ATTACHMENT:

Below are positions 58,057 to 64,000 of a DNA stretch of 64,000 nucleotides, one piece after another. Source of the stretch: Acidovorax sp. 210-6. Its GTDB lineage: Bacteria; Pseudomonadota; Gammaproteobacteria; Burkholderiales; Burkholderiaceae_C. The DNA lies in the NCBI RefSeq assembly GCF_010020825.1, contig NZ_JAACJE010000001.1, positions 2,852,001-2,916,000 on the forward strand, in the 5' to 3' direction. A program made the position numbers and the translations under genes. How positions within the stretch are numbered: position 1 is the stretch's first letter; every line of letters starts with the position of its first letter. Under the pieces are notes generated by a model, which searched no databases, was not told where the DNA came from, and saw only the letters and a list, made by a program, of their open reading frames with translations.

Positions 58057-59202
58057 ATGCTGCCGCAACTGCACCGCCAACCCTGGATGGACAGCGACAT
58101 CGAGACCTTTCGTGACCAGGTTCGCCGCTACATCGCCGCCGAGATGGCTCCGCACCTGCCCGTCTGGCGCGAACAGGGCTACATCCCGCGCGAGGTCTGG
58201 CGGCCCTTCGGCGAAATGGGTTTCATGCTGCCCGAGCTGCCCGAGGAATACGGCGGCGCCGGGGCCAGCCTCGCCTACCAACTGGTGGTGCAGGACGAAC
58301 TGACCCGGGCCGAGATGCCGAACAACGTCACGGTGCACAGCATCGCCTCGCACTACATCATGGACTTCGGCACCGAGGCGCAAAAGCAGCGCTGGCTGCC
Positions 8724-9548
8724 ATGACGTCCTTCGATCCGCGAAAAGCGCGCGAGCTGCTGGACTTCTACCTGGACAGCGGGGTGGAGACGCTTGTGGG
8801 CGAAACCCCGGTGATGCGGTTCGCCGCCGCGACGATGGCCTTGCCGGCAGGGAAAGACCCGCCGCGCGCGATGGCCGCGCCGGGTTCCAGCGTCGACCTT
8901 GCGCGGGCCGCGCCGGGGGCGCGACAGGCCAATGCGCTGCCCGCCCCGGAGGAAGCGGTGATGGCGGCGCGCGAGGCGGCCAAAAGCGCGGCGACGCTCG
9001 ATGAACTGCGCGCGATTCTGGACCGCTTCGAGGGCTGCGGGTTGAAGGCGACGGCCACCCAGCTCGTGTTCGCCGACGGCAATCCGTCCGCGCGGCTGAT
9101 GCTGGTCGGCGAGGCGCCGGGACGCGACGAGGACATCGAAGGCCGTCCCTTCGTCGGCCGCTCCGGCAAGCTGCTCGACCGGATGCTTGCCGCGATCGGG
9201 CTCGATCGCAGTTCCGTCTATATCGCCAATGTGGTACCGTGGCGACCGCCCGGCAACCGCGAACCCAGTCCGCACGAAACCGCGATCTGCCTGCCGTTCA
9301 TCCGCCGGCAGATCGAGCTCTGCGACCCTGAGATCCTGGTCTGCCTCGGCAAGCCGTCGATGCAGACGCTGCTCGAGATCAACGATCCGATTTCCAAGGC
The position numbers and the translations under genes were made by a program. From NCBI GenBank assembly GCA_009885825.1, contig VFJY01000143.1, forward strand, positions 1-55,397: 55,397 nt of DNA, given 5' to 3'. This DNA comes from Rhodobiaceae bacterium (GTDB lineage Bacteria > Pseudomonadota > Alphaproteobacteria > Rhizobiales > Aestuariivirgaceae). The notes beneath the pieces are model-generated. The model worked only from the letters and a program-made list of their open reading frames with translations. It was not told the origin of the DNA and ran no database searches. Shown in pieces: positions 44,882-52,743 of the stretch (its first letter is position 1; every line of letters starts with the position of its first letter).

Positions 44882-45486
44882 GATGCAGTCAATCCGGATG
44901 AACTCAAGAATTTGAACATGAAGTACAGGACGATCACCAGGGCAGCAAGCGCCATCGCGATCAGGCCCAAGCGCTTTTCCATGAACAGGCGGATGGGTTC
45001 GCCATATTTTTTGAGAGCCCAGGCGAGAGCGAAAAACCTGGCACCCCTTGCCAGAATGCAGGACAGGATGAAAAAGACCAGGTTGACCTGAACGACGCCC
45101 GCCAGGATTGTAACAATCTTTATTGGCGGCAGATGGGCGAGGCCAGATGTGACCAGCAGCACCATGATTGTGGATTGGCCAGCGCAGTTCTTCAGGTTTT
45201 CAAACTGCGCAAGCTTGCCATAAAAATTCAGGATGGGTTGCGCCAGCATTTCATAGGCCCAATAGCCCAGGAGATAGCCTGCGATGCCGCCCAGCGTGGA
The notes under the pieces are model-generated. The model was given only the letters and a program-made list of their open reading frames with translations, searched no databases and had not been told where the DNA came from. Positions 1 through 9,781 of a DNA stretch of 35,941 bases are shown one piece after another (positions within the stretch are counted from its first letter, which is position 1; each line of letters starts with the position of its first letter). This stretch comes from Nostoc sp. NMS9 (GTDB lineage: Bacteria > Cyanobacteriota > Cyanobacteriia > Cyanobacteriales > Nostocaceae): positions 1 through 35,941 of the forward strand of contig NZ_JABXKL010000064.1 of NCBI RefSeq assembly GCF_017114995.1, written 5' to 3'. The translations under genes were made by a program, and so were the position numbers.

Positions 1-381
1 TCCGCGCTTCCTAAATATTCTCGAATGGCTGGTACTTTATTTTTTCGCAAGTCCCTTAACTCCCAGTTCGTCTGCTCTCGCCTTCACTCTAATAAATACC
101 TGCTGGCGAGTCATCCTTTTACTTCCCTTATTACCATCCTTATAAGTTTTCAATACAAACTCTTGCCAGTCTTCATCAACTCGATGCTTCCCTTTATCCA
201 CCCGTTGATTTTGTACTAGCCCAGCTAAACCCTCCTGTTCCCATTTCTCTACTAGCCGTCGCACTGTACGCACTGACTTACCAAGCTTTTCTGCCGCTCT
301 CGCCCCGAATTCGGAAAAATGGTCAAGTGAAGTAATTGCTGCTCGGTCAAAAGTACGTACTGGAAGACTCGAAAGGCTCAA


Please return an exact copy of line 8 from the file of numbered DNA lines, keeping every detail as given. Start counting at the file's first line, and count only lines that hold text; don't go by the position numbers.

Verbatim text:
8724 ATGACGTCCTTCGATCCGCGAAAAGCGCGCGAGCTGCTGGACTTCTACCTGGACAGCGGGGTGGAGACGCTTGTGGG